Confusion in the Sixth Circuit over the TrafFix Functionality Standard and the Value of Copying

Confusion in the Sixth Circuit over the TrafFix Functionality Standard and the Value of Copying

 Excerpt:

The extension of trademark law protection to product configurations has led to complications and confusion. The Supreme Court's attempts to clarify the law of trade dress protection have been insufficient, as we see in this Sixth Circuit opinion, in which the majority and dissenting opinions disagree over the Court's analysis in this area. Groeneveld v. Lubecor, 2013 U.S. App. LEXIS 18897 (6th Cir. 2013) [an enhanced version of this opinion is available to lexis.com subscribers] is noteworthy for its divergent interpretations of the Supreme Court's less-than-crystal-clear opinion in TrafFix as well as for the majority's declaration that product copying can be pro-competitive and not infringing.

This Expert Commentary describes the different interpretations of TrafFix reached by the majority and dissenting opinions in this case and explains which is ultimately correct. It also looks at the issue of copying product designs and why such copying is often good for competition even if it might be bad for the plaintiff's business.

Facts & Procedural History

Plaintiff Groeneveld Transport Efficiency makes the grease pump on the left, and defendant Lubecore International makes the grease pump on the right:

 The pumps are used in automatic lubrication systems for commercial trucks. Plaintiff Groeneveld's unpatented pump has been sold in the United States for over thirty years. The founder of defendant Lubecore had run Groeneveld's North American business for several years and had distributed Groeneveld's products in Canada before that. The defendant began selling its grease pump in the United States in 2009.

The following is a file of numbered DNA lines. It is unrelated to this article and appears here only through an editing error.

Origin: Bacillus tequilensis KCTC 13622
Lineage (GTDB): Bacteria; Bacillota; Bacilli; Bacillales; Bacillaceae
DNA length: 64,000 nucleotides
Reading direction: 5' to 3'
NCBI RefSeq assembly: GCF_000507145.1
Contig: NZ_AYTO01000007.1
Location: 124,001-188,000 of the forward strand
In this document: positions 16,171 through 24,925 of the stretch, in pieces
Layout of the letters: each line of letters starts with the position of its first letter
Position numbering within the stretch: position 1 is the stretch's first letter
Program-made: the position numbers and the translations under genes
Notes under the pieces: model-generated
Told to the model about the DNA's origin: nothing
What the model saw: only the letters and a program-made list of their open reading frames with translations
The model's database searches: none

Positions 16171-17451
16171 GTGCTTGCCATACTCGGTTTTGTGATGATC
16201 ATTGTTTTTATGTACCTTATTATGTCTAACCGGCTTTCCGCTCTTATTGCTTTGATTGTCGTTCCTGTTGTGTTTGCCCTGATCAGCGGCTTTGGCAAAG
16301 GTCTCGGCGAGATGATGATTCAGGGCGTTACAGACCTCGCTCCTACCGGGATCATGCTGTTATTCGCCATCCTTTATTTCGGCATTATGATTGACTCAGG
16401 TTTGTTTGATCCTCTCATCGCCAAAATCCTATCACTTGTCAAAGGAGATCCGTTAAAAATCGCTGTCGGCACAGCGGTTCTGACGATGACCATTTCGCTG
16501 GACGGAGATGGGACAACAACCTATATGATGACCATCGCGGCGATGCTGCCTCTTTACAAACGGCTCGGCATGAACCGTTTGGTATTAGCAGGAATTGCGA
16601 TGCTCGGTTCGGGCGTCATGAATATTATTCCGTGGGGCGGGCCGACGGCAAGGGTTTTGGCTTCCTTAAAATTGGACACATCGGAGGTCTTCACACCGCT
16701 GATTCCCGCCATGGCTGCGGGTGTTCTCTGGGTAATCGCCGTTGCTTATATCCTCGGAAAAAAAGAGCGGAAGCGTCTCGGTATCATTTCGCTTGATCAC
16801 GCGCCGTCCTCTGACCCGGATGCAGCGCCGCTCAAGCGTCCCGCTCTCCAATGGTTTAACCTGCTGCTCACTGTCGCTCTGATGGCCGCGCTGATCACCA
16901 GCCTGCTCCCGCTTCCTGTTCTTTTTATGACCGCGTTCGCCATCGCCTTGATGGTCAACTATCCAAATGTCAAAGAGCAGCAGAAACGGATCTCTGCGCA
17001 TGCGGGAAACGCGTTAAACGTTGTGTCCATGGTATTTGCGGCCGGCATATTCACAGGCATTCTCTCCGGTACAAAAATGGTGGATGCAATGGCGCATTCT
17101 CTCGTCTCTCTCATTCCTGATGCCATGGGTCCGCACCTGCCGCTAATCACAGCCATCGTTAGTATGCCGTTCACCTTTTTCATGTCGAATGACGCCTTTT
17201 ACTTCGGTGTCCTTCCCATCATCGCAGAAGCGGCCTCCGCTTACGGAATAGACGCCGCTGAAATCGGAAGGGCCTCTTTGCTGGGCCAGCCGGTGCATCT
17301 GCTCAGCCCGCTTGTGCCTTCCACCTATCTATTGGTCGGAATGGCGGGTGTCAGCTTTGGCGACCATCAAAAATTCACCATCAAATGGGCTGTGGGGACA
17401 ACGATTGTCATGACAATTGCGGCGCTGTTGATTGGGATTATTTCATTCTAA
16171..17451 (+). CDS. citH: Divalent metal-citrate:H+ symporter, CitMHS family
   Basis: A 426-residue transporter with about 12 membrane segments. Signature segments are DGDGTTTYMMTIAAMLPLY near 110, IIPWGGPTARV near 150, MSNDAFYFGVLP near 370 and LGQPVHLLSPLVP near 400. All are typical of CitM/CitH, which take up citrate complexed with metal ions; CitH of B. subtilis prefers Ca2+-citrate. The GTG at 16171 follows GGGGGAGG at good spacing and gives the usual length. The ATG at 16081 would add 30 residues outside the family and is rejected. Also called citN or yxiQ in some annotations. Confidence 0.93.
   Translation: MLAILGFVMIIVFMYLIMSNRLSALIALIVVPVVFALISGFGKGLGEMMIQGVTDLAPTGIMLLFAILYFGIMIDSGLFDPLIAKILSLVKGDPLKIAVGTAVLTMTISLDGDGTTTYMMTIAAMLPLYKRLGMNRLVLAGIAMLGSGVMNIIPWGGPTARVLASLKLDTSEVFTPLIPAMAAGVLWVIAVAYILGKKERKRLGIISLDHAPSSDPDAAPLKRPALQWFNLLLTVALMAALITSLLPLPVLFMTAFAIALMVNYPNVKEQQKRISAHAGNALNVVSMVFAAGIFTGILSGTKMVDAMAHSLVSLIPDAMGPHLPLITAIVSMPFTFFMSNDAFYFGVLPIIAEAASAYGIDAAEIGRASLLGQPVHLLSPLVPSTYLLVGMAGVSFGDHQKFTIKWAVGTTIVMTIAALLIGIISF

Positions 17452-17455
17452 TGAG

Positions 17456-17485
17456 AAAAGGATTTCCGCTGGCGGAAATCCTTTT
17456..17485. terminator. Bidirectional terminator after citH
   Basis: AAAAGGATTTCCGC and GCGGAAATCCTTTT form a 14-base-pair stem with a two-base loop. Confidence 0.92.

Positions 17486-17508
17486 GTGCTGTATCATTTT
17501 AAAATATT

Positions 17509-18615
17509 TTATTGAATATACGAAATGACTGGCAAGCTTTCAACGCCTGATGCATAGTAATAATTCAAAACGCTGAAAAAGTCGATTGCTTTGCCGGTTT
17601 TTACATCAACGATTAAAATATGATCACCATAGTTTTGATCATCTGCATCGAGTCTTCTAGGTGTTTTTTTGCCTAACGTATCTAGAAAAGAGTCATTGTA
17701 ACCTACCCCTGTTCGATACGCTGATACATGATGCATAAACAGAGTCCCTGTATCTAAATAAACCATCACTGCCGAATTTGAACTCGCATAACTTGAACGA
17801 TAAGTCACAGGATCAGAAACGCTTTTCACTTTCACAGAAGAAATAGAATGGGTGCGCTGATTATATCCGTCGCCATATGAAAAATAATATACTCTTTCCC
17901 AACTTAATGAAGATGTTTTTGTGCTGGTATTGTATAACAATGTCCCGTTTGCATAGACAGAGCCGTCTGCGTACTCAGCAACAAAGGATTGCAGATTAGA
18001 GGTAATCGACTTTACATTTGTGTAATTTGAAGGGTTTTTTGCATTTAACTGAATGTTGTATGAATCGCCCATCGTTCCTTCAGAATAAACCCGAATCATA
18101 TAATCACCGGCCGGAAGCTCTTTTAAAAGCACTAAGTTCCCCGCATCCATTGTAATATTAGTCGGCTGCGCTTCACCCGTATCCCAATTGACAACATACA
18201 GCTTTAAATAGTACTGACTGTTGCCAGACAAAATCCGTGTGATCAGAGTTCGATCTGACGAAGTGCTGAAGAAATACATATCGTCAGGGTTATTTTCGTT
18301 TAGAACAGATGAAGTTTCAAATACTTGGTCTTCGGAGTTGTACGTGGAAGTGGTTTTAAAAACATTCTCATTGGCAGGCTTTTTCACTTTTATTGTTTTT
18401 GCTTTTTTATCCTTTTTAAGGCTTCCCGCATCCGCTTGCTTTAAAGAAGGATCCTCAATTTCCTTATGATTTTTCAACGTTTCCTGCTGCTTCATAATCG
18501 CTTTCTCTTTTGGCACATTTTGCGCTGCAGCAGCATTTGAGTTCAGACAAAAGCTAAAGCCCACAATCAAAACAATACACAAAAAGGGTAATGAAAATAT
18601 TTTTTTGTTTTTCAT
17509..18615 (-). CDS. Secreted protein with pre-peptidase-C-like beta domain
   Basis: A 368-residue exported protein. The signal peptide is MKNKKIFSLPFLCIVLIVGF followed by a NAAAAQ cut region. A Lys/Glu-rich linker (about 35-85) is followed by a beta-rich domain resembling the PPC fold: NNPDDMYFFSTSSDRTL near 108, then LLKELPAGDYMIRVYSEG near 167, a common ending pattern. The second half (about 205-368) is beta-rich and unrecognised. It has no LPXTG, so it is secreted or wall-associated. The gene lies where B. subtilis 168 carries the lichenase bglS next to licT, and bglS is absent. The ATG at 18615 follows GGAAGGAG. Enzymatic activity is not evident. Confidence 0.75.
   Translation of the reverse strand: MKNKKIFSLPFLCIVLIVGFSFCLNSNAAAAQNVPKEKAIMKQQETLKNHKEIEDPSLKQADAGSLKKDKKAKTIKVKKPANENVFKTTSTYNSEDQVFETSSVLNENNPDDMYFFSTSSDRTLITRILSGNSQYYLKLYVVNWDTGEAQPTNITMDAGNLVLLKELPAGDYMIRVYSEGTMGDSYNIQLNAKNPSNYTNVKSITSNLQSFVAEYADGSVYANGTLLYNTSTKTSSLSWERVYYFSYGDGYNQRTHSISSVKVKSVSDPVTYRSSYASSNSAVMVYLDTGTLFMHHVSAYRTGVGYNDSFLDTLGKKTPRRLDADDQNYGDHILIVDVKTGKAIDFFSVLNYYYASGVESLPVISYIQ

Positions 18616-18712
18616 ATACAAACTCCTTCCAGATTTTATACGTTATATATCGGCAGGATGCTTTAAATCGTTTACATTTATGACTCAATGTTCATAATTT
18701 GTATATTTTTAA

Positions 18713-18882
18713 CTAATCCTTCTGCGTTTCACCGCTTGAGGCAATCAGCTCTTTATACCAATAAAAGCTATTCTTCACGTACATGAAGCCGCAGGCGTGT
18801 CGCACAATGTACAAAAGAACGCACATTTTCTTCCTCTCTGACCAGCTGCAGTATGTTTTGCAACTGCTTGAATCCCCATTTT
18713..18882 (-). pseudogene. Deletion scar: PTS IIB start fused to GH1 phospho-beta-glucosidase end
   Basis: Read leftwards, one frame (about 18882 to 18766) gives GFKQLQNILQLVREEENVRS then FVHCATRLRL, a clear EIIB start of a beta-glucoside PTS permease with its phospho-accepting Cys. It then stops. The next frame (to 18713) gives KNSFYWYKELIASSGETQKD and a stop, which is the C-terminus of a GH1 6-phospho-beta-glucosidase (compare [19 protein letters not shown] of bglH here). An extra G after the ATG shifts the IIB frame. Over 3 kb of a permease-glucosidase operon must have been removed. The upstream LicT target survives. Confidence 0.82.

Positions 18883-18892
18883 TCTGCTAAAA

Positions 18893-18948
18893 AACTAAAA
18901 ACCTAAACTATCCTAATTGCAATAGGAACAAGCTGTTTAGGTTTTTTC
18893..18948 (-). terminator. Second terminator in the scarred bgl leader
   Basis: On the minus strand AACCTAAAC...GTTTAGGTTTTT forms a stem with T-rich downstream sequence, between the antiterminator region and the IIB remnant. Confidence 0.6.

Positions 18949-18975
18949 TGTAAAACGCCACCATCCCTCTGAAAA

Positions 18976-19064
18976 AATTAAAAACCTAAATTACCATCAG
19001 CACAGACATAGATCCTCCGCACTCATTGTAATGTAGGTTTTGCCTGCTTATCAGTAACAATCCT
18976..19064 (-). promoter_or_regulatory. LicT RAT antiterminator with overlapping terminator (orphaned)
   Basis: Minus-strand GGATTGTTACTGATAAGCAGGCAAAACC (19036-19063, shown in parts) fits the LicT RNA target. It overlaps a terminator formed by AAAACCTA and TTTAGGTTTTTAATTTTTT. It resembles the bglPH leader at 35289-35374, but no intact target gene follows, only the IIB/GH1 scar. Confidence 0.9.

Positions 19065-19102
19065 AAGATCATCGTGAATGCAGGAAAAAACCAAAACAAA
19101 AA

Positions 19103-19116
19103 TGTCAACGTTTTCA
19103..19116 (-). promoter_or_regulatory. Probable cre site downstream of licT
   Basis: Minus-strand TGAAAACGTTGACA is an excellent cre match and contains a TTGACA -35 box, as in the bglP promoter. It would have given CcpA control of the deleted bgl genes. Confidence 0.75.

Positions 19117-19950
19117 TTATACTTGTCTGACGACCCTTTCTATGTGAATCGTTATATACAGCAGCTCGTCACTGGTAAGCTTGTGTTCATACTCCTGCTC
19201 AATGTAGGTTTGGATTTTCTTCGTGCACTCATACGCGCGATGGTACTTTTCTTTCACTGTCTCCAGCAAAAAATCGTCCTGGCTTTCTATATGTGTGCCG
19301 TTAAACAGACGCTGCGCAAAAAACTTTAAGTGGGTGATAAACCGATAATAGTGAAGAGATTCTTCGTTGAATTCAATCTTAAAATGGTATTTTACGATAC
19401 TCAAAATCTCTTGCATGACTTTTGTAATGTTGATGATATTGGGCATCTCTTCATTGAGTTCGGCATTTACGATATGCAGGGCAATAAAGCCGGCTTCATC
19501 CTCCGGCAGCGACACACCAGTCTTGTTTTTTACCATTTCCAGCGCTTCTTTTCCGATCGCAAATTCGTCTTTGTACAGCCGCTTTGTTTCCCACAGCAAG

Groeneveld sued for infringement of unregistered trade dress under Section 43(a) (15 U.S.C. § 1125(a) [an annotated version of this statute is available to lexis.com subscribers]), as well as for unfair competition, false advertising, and Ohio state claims of deceptive trade practices, unfair competition and unlawful interference with contractual and business relationships. At the close of all the evidence at trial, the district court granted defendant's motion for judgment as a matter of law as to all claims except the trade dress infringement claim. The infringement claim went to the jury, which found that the trade dress of Groeneveld's pump was nonfunctional and had secondary meaning. It further found a likelihood of confusion as to the source of the two pumps and determined that Lubecore's infringement was willful. The jury awarded Groeneveld $1.225 million in damages, and the district court permanently enjoined Lubecore from selling its pump in the United States. Lubecore appealed the district court's denial of its motion for judgment as a matter of law as to the trade dress infringement claim and Groeneveld appealed the lower court's dismissal of its other claims.

The majority opinion highlights what it sees as the main issue in the case: "whether a company can use trade-dress law to protect its functional product design from competition with a 'copycat' design made by another company where there is no reasonable likelihood that consumers would confuse the two companies' products as emanating from a single source." The answer it reaches is no. [footnotes omitted]

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